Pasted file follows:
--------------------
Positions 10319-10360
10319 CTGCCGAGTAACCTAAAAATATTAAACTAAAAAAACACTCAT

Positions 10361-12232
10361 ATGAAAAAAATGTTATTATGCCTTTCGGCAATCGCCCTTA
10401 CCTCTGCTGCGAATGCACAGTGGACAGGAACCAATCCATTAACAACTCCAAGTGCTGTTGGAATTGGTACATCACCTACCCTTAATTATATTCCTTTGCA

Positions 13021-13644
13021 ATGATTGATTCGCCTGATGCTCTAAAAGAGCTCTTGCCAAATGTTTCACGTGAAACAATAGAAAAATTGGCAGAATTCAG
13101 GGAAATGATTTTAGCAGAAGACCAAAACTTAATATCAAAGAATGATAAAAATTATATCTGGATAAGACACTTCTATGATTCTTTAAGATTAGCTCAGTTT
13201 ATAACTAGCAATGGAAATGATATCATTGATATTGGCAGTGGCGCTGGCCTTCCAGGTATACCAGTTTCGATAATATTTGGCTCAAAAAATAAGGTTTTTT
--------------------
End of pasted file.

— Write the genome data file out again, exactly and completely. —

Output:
Positions 10319-10360
10319 CTGCCGAGTAACCTAAAAATATTAAACTAAAAAAACACTCAT

Positions 10361-12232
10361 ATGAAAAAAATGTTATTATGCCTTTCGGCAATCGCCCTTA
10401 CCTCTGCTGCGAATGCACAGTGGACAGGAACCAATCCATTAACAACTCCAAGTGCTGTTGGAATTGGTACATCACCTACCCTTAATTATATTCCTTTGCA

Positions 13021-13644
13021 ATGATTGATTCGCCTGATGCTCTAAAAGAGCTCTTGCCAAATGTTTCACGTGAAACAATAGAAAAATTGGCAGAATTCAG
13101 GGAAATGATTTTAGCAGAAGACCAAAACTTAATATCAAAGAATGATAAAAATTATATCTGGATAAGACACTTCTATGATTCTTTAAGATTAGCTCAGTTT
13201 ATAACTAGCAATGGAAATGATATCATTGATATTGGCAGTGGCGCTGGCCTTCCAGGTATACCAGTTTCGATAATATTTGGCTCAAAAAATAAGGTTTTTT